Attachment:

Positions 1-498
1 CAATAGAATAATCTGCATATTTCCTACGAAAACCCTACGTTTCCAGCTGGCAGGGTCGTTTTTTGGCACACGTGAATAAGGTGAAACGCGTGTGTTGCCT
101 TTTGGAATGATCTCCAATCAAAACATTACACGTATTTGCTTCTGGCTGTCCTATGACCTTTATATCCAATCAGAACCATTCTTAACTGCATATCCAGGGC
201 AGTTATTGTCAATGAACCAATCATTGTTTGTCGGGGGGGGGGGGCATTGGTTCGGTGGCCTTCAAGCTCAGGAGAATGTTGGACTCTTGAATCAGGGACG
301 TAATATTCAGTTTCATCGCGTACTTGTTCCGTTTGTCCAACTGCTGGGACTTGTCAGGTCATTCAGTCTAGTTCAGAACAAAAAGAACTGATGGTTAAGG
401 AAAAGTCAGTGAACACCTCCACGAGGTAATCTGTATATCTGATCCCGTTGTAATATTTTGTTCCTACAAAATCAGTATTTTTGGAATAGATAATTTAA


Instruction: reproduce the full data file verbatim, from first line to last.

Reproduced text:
Positions 1-498
1 CAATAGAATAATCTGCATATTTCCTACGAAAACCCTACGTTTCCAGCTGGCAGGGTCGTTTTTTGGCACACGTGAATAAGGTGAAACGCGTGTGTTGCCT
101 TTTGGAATGATCTCCAATCAAAACATTACACGTATTTGCTTCTGGCTGTCCTATGACCTTTATATCCAATCAGAACCATTCTTAACTGCATATCCAGGGC
201 AGTTATTGTCAATGAACCAATCATTGTTTGTCGGGGGGGGGGGGCATTGGTTCGGTGGCCTTCAAGCTCAGGAGAATGTTGGACTCTTGAATCAGGGACG
301 TAATATTCAGTTTCATCGCGTACTTGTTCCGTTTGTCCAACTGCTGGGACTTGTCAGGTCATTCAGTCTAGTTCAGAACAAAAAGAACTGATGGTTAAGG
401 AAAAGTCAGTGAACACCTCCACGAGGTAATCTGTATATCTGATCCCGTTGTAATATTTTGTTCCTACAAAATCAGTATTTTTGGAATAGATAATTTAA